Part 2A of the Form ADV requires advisers to create narrative brochures containing information about the advisory firm. Both federal and state registered advisers must prepare and deliver a brochure to their clients according to the brochure delivery requirements set in 17 CFR § 275.204-3 – Delivery of brochures and brochure supplements.
Form ADV is the uniform form used by investment advisers that manage at least $25 million in assets to register with both the SEC and state securities authorities. The Form ADV is divided into 3 parts. Part 1 is a fill-in-the blank form that contains information about the investment advisory business and how it operates. Part 2 is a brochure in narrative form that include plain English disclosures of the adviser’s business practices, fees, conflicts of interest, and disciplinary information. The last part is Part 3, which contains the relationship summary, which investment advisers are required to deliver to retail investors that discloses certain information about the firm.
The Financial Crimes Enforcement Network requires certain financial institutions to file a Suspicious Activities Reports (“SAR”) to report suspicious transactions, as detailed in their FinCEN SAR Electronic Filing Instructions. This blog will go over some of the important aspects of filing a Suspicious Activity Report.
FINRA released regulatory notice 21-03, FINRA Urges Firms to Review Their Policies and Procedures Relating to Red Flags of Potential Securities Fraud Involving Low-Priced Securities, discussing issues with these securities offerings and fraud. Specifically, including those involving COVID-19 and cannabis related businesses, which appear to have been part of potential pump-and-dump or market manipulation schemes that target unsuspecting investors.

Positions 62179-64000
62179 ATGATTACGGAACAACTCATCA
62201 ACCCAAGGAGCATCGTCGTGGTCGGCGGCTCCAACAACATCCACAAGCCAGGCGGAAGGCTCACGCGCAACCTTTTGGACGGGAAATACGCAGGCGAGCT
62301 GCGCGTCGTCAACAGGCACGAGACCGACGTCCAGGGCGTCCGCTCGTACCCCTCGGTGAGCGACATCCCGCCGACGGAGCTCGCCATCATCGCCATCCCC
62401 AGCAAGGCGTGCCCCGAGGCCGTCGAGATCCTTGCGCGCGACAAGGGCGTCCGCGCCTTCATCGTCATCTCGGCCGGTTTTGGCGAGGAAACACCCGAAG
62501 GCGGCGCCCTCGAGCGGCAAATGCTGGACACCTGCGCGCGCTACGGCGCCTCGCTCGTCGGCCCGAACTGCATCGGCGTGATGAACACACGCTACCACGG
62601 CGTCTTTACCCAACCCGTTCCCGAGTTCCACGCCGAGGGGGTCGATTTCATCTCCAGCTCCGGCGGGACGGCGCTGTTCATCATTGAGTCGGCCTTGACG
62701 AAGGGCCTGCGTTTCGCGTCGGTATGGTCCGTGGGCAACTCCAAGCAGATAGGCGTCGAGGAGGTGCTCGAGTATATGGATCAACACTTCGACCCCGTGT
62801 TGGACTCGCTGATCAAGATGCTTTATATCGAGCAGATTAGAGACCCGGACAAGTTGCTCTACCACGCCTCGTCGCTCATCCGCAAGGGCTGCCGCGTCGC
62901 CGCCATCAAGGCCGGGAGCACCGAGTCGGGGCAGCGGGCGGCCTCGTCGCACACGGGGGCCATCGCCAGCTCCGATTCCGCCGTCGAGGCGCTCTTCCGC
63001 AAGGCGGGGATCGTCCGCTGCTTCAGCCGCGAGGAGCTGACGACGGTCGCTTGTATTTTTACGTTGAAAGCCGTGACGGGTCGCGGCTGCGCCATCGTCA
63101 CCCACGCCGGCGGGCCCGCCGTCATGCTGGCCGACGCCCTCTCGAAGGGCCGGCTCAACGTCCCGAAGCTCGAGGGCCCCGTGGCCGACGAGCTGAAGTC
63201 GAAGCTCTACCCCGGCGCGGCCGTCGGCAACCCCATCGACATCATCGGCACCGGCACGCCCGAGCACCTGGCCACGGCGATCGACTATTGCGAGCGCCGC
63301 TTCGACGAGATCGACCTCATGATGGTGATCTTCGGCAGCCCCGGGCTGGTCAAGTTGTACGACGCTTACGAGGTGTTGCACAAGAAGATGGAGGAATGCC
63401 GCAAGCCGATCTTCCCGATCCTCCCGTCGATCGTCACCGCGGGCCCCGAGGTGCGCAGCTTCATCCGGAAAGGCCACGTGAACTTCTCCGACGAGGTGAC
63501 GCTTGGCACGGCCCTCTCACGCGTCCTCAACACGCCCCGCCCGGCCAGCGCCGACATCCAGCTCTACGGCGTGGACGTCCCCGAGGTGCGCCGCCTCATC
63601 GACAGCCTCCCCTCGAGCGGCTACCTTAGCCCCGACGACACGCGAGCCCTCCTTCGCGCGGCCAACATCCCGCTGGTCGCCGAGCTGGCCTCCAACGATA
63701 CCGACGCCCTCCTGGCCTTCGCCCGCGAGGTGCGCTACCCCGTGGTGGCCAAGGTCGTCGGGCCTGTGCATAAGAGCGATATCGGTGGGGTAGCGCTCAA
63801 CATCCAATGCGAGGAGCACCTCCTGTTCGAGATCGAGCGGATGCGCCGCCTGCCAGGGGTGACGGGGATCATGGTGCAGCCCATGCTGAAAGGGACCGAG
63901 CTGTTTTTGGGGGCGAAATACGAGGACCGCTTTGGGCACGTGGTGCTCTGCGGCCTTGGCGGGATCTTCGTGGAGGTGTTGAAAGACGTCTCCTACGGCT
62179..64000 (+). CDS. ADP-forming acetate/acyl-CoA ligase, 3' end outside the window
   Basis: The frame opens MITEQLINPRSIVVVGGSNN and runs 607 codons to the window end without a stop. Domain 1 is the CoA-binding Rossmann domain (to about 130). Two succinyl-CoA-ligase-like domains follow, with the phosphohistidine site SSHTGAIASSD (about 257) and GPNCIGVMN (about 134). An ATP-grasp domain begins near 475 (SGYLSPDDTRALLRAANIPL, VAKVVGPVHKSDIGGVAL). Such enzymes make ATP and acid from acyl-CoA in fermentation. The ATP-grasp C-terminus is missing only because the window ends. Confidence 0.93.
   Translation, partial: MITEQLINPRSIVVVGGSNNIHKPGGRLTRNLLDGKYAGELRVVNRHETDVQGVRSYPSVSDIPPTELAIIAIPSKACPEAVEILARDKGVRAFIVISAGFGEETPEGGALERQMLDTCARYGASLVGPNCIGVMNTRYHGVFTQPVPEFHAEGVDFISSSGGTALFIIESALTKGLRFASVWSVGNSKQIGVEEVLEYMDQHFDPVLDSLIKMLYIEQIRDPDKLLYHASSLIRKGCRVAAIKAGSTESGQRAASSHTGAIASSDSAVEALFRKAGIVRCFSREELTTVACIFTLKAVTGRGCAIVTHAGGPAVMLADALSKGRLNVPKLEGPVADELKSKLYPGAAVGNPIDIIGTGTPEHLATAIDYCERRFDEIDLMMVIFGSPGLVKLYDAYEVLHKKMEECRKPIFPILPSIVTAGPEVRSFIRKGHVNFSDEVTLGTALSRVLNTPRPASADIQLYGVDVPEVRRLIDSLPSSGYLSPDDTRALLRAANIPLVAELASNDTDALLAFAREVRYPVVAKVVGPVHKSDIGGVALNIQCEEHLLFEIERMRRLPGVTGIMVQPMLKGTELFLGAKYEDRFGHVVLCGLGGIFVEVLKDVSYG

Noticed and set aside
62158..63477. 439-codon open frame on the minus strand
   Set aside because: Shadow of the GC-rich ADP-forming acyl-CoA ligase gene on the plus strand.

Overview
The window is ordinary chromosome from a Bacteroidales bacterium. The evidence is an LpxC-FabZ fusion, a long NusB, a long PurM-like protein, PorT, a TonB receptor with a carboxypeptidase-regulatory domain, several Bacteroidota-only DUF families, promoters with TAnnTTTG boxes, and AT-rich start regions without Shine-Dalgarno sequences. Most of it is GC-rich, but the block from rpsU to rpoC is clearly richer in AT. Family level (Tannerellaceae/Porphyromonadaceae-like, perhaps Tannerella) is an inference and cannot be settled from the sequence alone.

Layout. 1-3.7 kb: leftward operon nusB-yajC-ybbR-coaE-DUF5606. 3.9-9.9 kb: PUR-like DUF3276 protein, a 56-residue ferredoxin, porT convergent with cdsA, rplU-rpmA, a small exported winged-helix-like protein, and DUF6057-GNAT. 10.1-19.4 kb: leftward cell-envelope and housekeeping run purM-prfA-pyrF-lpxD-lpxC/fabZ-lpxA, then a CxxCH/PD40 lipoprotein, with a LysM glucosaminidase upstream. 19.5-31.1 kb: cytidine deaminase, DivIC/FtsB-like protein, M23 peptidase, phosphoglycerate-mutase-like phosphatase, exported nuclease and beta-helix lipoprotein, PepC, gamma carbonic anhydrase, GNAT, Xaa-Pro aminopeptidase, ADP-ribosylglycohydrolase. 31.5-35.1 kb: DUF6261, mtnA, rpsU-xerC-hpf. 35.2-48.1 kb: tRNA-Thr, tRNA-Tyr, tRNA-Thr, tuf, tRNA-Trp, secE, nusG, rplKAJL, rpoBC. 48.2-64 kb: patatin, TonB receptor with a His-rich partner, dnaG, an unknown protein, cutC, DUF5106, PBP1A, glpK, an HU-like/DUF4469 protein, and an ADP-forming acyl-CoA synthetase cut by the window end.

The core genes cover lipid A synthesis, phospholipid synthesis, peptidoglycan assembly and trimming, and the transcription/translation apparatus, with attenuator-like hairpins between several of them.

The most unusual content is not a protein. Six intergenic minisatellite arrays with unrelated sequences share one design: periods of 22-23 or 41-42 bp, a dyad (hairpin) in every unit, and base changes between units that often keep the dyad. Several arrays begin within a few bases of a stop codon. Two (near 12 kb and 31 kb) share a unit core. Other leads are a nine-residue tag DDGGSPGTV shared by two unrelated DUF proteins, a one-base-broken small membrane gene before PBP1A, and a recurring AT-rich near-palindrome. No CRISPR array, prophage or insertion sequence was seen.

In the notice, FINRA states that “Low-priced securities tend to be volatile and trade in low volumes. It may be difficult to find accurate information about them. There is a long history of bad actors exploiting these features to engage in fraudulent manipulations of low-priced securities. Frequently, these actors take advantage of trends and major events — such as the growth in cannabis-related businesses or the ongoing COVID-19 pandemic — to perpetrate the fraud.”
On December 1, 2020, the state of New York adopted new regulations that amended its Investment Advisory Act to require the registration of investment adviser representatives (“IAR”) including principals, supervisors, and solicitors through the WebCRD/IARD system. Prior to the rule change, New York was the only state that did not license IAR via the WebCRD/IARD system. The change to to New York IAR registration will go into effect on February 1, 2021 for all new registrants, and December 2, 2021 for any New York IARs already providing services, provided they apply for registration by August 31, 2021. The Amendments The Read more about Change to New York IAR Registration[…]